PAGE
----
It was most commonly seen in inguinal 9(23.1%), abdomen 7(17.9%), chest (17.9%), axilla 6 (15.4%), lower limbs 4 (10.3%), forearm 3(7.7%), head and neck 2(5.1%) and multiple sites 1(2.6%). There was a significant difference in the distribution of eschars between males and females with a preponderance of the chest and abdomen among females and the inguinal and axilla in males.


Table No 1: Distribution of Eschars (N=39)

Sr. No.


Location of Eschar

Total

n= 39(%)

Male

n= 21(%)

Female

n= 18(%)

1


Head/Neck

2(5.1%)

1(4.8%)

1(5.6%)

2


Axilla

6(15.4%)

4(19.1%)

2(11.1%)

3


Fore arm

3(7.7%)

2(9.5%)

1(5.6%)

4


Chest

7(17.9%)

3(14.3%)

4(22.2%)

5


Abdomen

7(17.9%)

2(9.5%)

5(27.8%)

6


Inguinal

9(23.1%)

7 (33.3%)

2(11.1%)

7


Lower Limbs

4(10.3%)

2(9.5%)

2(11.1%)

8


Multiple sites

1(2.6%)

0(0%)

1(5.6%)












Figure Image is available at PDF File

Figures: Location of eschar at different sites of body


Discussion

Scrub typhus is an underappreciated cause of acute febrile illness in many parts of India (Kamarasu, K. et al., 2007; & Mahajan, S. K. et al., 2006). It is caused by the rickettsial pathogen O. tsutsugamushi, which is transmitted by the bite of larval trombiculid mites inhabiting scrub vegetation. Often, it results in life-threatening complications such as acute respiratory distress syndrome, hepato-renal dysfunction, and meningoencephalitis (Chrispal, A. et al., 2010). The eschar represents the site of inoculation, where initial multiplication occurs before widespread dissemination. An eschar is typically painless and non-pruritic, and hence its presence is not reported by patients. A diligent search for eschar is often rewarding. It clinches a diagnosis of scrub typhus, enabling early initiation of treatment (Kim, D. M. et al., 2007; & Chrispal, A. et al., 2010).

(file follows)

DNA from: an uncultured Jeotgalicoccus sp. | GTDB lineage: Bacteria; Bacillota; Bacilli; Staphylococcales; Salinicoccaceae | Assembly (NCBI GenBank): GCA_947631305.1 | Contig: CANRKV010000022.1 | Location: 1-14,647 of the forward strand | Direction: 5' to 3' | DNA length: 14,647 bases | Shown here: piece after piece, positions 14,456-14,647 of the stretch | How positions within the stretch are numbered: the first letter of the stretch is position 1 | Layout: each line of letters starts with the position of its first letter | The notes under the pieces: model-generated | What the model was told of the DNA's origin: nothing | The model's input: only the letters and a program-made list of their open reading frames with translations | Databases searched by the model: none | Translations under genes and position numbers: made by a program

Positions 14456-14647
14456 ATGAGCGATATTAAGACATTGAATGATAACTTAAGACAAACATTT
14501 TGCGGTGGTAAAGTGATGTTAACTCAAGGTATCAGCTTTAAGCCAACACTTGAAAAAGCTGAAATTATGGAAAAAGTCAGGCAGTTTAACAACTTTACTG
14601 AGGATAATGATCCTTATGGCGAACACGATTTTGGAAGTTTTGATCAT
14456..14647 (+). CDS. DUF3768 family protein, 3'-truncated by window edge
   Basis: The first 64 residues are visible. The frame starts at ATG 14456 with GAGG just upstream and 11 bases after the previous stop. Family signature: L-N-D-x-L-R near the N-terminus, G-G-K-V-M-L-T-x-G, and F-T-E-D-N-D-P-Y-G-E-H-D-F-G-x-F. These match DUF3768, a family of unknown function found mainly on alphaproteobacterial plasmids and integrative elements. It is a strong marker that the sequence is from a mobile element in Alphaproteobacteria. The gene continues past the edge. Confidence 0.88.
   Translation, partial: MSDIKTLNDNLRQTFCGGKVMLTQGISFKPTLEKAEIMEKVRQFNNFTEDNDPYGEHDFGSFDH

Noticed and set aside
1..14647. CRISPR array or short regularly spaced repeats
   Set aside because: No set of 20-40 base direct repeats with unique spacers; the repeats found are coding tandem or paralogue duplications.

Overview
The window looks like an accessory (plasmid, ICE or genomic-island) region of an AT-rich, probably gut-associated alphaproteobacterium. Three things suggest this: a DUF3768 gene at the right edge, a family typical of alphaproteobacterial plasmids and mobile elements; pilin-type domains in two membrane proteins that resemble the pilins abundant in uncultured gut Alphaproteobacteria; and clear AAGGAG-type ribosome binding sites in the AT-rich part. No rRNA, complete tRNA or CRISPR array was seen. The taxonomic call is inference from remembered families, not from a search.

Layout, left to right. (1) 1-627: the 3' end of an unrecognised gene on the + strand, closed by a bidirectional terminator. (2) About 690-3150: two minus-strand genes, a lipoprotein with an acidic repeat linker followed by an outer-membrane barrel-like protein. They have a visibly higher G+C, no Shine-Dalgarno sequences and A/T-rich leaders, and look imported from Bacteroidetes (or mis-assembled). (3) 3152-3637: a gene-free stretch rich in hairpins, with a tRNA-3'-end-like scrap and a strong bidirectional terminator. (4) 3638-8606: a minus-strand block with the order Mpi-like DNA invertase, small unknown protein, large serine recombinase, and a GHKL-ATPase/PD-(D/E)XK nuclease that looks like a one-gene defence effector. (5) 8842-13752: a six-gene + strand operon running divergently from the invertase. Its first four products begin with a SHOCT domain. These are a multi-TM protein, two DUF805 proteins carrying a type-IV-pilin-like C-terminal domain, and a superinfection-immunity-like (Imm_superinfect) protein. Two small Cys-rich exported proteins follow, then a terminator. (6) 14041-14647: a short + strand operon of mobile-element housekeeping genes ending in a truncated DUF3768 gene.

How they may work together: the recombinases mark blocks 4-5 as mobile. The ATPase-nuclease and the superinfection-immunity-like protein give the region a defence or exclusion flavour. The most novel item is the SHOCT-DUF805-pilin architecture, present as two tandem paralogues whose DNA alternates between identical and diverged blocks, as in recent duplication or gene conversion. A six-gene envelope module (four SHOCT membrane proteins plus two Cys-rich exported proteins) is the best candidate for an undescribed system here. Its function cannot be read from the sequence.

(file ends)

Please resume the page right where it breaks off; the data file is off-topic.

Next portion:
A pathognomonic eschar is a typical feature of scrub typhus and is of high diagnostic value. Presence of eschar is an important finding for the diagnosis of scrub typhus, rickettsialpox, and another mite- or tick-borne rickettsiosis. The presence of eschar in a patient with scrub typhus varies widely in different studies from 9.5% to 86% of patients (Kim, D. M. et al., 2007; Kumar, K. et al., 2004; & Kundavaram, A. P. et al., 2013). But in the present study, Eschar was present in 39(38.24%) patients. Among these 39 patients 21(53.8%) were males while 18 (46.2%) were females.


In the present study, eschar was most commonly seen in inguinal 9(23.1%), abdomen 7(17.9%), chest (17.9%), axilla 6 (15.4%), lower limbs 4 (10.3%), forearm 3(7.7%), head and neck 2(5.1%) and multiple sites 1(2.6%). There was a significant difference in the distribution of eschars between males and females with a preponderance of the chest and abdomen among females and the inguinal and axilla in males similar to different studies all over the world (Kim, D. M. et al., 2007; Kundavaram, A. P. et al., 2013; & Kim, D. M. et al., 2010). A thorough physical examination, especially of the hidden areas such as the genitalia, buttock folds, scalp, and postaural areas, is imperative in identifying this value diagnostic clue of scrub typhus.


Conclusions